Cardi B made Grammy history on Sunday night with a huge win in the Best Rap Album category for Invasion of Privacy (she had five nominations total). She’s the first solo female rapper to take home the award – the only other woman to have received a Grammy for Best Rap Album is Lauryn Hill, when her group The Fugees nabbed the 1997 honors with their iconic album The Score. Cardi appeared on the red carpet dressed in vintage Thierry Mugler and husband Offset on her arm, signifying the end of a tense hiatus for the couple following rumors of Offset’s infidelity. Cardi also made fast friends with Lady Gaga, who offered support in the face of a backlash D, she also spent time on the red carpet chatting with Lady Gaga, who was quick to support the rapper in the face of backlash from haters following the award ceremony. Cardi took a brief break from Instagram but, never one to rest on her laurels, capped off the week by releasing “Please Me,” a duet with Bruno Mars.
Donald Glover also had a big night, though he didn’t attend the awards ceremony; Childish Gambino’s “This is America” won both Song of the Year (distinctly given to songwriters) and Record of the Year (which goes to the performers, producers, and engineers). It was the first rap single to do so.
Other big winners included Brandi Carlile, who won three of the six awards she was nominated for (Best Americana Album for By the Way, I Forgive You LP and two awards for its single “The Joke”); Kacey Musgraves, who won overall Album of the Year for Golden Hour as well as three additional awards in Counrty categories; Lady Gaga, who won an award for “Shallow” as well as “Joanne” despite it being released two whole years ago; Ariana Grande who nabbed the Best Pop Vocal Album; St. Vincent who won Best Rock Song for “Masseduction;” Greta Van Fleet who won for Best Rock Album; and Best New Artist Dua Lipa.
We’re Not Surprised Ryan Adams is a Creep
“If people knew they would say I was like R Kelley lol.” This is a pretty damning text coming from a 40-year old man who’s soliciting nudes from a teenager, and they came from none other than Ryan Adams, according to an investigative article by the New York Times. The report details the online relationship between Adams and a woman they call Ava, who was just fourteen when the two began to exchange messages that eventually culminated in phone sex less than two years later. The piece has prompted an FBI investigation into the singer-songwriter, though the alleged victim never disclosed her actual age during their relationship and never met in person.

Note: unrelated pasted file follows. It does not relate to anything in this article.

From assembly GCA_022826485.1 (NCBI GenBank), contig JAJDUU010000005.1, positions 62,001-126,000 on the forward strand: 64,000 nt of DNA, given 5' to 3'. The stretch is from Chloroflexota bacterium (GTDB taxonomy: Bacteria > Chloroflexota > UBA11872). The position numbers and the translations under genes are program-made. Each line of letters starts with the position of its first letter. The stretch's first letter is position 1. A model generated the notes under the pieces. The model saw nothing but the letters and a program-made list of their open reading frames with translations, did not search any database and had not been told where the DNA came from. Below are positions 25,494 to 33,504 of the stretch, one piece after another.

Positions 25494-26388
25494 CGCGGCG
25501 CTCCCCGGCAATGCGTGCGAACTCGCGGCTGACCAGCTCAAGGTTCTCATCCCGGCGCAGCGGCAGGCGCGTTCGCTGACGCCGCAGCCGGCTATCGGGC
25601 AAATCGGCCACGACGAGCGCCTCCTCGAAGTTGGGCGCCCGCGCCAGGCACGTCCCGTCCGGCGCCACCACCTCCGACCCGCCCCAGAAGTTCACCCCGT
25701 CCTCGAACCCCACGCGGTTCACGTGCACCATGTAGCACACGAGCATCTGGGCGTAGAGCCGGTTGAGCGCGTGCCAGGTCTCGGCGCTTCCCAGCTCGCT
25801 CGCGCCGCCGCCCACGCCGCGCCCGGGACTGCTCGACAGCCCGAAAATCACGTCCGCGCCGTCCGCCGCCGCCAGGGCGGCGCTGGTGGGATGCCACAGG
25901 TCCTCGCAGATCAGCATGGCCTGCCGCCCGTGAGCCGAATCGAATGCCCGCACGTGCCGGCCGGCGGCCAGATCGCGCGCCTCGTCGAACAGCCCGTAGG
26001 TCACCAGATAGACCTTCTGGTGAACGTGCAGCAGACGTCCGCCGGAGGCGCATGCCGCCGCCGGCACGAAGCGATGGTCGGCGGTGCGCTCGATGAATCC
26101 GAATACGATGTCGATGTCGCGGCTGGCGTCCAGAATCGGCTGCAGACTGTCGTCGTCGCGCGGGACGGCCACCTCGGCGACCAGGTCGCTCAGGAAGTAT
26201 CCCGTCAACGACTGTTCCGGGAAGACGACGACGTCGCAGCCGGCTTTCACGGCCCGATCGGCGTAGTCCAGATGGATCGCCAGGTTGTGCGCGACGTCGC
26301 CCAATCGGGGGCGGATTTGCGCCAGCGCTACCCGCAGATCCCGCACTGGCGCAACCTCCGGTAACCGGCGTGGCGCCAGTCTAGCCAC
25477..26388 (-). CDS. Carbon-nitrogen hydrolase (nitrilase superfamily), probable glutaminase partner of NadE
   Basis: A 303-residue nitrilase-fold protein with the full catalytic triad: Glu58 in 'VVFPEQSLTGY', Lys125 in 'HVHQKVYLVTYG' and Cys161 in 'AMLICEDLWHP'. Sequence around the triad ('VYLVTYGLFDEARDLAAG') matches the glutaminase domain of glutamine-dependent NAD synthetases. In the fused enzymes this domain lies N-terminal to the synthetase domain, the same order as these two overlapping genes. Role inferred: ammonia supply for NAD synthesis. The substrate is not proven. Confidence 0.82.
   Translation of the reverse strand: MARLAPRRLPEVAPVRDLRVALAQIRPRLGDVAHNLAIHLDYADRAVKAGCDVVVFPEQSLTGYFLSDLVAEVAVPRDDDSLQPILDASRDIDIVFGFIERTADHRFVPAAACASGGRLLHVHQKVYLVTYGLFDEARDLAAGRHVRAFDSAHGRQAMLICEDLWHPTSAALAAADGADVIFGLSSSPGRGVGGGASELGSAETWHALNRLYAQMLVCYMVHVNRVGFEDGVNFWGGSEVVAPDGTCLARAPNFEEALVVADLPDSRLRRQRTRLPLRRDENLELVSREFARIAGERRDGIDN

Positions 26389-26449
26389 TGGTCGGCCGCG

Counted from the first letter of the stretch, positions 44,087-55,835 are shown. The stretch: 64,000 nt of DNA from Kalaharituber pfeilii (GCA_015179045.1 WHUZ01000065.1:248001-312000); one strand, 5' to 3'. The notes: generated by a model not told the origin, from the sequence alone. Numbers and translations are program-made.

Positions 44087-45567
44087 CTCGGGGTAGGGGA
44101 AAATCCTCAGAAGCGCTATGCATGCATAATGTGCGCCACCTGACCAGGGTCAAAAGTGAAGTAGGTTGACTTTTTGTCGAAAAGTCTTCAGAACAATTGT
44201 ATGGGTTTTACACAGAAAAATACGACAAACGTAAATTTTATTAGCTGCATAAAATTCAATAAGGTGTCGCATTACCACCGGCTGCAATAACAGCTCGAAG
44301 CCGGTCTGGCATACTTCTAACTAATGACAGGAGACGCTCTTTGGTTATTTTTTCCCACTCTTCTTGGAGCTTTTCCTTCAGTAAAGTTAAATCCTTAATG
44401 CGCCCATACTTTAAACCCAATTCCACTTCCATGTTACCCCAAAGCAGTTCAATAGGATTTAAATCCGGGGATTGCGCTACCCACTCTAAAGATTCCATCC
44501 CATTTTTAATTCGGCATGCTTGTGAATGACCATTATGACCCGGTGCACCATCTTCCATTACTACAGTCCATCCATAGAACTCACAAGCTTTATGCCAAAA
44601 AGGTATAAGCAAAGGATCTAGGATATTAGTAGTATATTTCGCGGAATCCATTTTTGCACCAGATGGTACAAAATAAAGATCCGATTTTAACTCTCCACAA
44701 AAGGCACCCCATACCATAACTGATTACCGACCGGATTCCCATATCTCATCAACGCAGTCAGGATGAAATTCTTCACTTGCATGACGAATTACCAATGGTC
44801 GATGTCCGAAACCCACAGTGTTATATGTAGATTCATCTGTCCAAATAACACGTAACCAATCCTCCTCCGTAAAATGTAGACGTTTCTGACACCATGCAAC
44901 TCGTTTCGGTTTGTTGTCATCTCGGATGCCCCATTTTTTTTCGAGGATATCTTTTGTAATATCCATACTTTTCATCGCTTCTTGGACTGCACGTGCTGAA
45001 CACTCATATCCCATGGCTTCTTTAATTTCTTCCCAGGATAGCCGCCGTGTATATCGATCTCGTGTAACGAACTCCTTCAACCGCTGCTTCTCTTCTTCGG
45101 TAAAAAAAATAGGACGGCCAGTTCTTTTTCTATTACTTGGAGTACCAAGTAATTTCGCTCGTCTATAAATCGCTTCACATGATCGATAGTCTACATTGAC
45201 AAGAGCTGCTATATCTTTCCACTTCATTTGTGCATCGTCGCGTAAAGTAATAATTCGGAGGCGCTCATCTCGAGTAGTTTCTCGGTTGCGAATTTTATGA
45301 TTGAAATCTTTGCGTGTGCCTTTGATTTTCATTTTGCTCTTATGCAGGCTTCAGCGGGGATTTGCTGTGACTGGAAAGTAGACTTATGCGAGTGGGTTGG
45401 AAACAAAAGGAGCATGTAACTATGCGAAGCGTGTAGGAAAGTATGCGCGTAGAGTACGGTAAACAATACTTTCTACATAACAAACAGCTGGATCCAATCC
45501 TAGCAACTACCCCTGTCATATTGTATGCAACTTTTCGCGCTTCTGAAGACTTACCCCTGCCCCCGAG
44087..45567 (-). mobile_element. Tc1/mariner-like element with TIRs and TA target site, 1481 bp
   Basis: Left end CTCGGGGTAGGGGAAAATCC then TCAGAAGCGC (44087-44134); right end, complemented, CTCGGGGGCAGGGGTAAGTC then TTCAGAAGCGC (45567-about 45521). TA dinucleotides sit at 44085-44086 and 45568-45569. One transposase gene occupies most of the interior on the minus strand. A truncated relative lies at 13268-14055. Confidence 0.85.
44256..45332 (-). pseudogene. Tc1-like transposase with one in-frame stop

Whether his actions are criminal or not is somewhat beside the point, though, as the rest of the piece establishes a pattern wherein Adams promised young female musicians – including Phoebe Bridgers, Courtney Jaye, and his ex-wife Mandy Moore – a boost in their careers via collaboration, mentorship, production, tour spots, releasing music via his label Pax-Am (an offshoot of Capitol), et al, but then attempted to shift the relationship to something sexual, even exposing himself to women who came to his studio to develop their projects. In instances where consensual relationships resulted from his advances, they often became obsessive and abusive, and he allegedly held collaborative work hostage as a means of keeping contact open. After remaining vague in a profile in Glamour earlier this year that prompted him to refer to her as a “soggy piece of cardboard,” former teen-pop-star turned actress Mandy Moore went into much greater detail about the control Adams wielded over her career and their relationship, admitting that he was psychologically abusive.
It’s no secret that Adams has penned vindictive tunes about his exes; one of his most beloved songs, “Come Pick Me Up,” from his 2000 solo debut Heartbreaker, is said to be inspired by the end of his relationship with music publicist Amy Lombardi (another track on the record is titled with her first name alone). And though his back to front cover of Taylor Swift’s 1989 was critically praised, it certainly raised eyebrows for some. Since the NYT article was published, Liz Phair, Karen Elson, and others have hinted that professional endeavors with Adams went awry due to similar behavior, which through the years has often been seen as erratic, owing to drug abuse an mental health issues. But in an industry that (as manyhavepointedout) still needs to have its #MeToo reckoning thanks to the seemingly inextricable tangle of sex, drugs, and rock ‘n’ roll, Ryan Adams’ creepitude is a whole new layer of yikes.
That New New
This delightfully bizarre video for “Under The Sun” has got us so pumped for Spellling’s new record Mazy Fly, which drops February 22 via Sacred Bones.